Clearly somethiing is amiss, but for the record, what's happening is not "global warming", and as people who are in the climate change camp like to point out, weather is not climate, and so when there's a severe snowstorm in, say, Georgia, where snow is a rarity, and someone says, "How's that for global warming?" that person is failing to understand the difference between weather and climate.
The fact is that something is happening. From 1961 to 1990 there were an average of about eighty deaths per year across the US due to tornadoes. That's all of the states combined, even those where tornadoes are a normal, annual occurence. I lived in the south for a long time, and while tornadoes were always respected and treated like the emergency they are, we tended to be a little complacent. It was like, "oh, goodie. Another tornado drill." In fact, when I was in grade school and junior high, we had regular tornado drills, just to make sure that we all knew what we needed to do in the event there was a severe storm while we were in school. And those happened, also. There were times when we had severe storms - enough so that parents came to get their kids ... yes, in the middle of a severe storm.
But with the early warning systems in place, I don't remember hearing about very many people dying. Severe destruction of property, yes, but deaths, not so much.
Which is why when I read headlines like this one, I know something is happening that we aren't anticipating, can't predict, are unprepared for.
Whether or not Al Gore was correct about the human responsibility for the global climate changes we're seeing is really moot. The fact is that something is happening that is catching us off guard, and at very least, we need to accept that change is happening.
If it's our fault and we do nothing, then we deserve what we get.
But if there's a chance, even an itty-bitty-wittle-tiny chance that global climate change is a result of our gluttony of carbon emissions, doesn't it make sense to make some small changes? Those small changes, spread over a large population, yield huge results, and if we all did just a little, it might make a difference.
Most of the easiest ones aren't even that difficult. Change the lightbulbs, or just use the lights less; unplug things that aren't in use or put them on a power strip so that they're not drawing ghost loads; plan car trips so that errands are all accopmlished at the same time, and there's one long trip instead of several small ones. Those are very, very easy changes that anyone can make that really do make a difference in one's personal energy consumption.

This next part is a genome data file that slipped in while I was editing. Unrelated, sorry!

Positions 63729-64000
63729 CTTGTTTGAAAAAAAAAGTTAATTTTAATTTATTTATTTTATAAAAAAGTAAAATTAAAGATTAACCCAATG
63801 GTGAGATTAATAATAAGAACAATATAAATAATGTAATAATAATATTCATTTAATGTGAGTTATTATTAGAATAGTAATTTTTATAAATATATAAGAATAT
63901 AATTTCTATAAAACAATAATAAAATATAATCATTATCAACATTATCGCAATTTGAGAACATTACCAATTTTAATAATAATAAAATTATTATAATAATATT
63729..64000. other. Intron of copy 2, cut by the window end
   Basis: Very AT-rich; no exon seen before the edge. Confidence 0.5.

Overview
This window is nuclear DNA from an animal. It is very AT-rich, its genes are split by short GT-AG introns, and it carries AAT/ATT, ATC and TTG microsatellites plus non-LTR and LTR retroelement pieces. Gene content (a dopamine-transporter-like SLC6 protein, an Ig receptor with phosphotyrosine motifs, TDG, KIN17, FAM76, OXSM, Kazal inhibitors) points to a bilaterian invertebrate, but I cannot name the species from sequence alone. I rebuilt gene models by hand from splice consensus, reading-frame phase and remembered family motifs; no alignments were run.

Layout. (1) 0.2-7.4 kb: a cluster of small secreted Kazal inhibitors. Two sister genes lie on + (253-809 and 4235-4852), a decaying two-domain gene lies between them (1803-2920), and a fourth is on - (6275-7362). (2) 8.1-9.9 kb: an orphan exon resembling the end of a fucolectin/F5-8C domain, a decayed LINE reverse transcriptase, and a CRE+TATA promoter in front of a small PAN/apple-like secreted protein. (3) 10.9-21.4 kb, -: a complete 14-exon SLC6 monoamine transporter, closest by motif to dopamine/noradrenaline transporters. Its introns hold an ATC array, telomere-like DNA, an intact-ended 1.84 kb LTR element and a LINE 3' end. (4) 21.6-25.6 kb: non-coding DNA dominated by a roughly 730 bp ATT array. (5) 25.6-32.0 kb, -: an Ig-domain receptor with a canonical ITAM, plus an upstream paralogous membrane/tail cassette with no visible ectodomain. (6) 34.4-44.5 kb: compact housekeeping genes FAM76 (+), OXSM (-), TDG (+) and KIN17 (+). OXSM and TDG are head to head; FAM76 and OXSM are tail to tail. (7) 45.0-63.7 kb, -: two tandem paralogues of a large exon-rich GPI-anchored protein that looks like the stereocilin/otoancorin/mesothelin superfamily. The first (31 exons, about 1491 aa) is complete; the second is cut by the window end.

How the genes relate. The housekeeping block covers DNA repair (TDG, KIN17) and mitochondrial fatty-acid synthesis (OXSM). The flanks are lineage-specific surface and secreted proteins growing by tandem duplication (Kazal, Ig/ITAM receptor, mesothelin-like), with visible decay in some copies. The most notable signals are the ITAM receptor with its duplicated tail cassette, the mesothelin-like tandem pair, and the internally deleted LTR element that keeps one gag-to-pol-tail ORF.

Some take a little more thought and energy (and perhaps money), but aren't, really, any more difficult: line-dry clothes instead of using the dryer; plan baking sessions so that the oven isn't on for as long (like the car suggestion above, if you know you're going to bake a cake, also cook dinner, or something like that); bike or walk when you can; switch to lower energy appliances; eliminate redundant electronics, like getting rid of the television if you have a computer with an Internet connection - especially if you don't have cable; switch to a tankless water heater; monitor your use of heating/cooling, and insulate rather than adjusting the thermostat; plant trees to provide shade for cooling in warmer climates; take advantage of solar passive heating/cooling; source more food locally so that one's food miles are reduced ... or grow your own. None of those changes are difficult, and any combination of them practiced among a large group could be significant.
But, maybe, those things make no difference, but what are we out if we try?
Someone asked me the other day, what if we make all of these changes to our lifestyles and nothing happens? My answer is that by making these changes, we become more self-sufficient, we become less dependent on an increasingly less reliable energy source, and we save a lot of money.
Personally, we've made most of those changes. We've reduced our electric bill from about 1000 kwh per month to 350 kwh per month ... and we could go lower with some bigger changes. We cut cable and saved $20 per month. We changed from a tank waterheater to a tankless water heater and cut our gas usage in half. We combine trips and use the car with better gas mileage, and we save two tanks of gasoline per month (instead of filling up the lower gas mileage car every week, we're only filling each car every other week - so four fill-ups per month between two cars). By raising our own chicken each summer, we're saving, on average $1/lb. We raise 40 chickens per year at an average of 5 lbs each, for a total savings of about $200. We use that $200 to help pay for a cow share, and we pay about $4/lb for the beef - all different cuts, including some pretty pricey ones - for $4/lb. I'd say the savings there is pretty substantial, and we have all of the chicken and all of the beef we could eat, at a fraction of the cost of buying it at the grocery store ... and we know where the food came from.
I just don't understand where the bad is, and why anyone would be resistant to change that is so positive, definitely saves money, and could save our lives ... and our planet.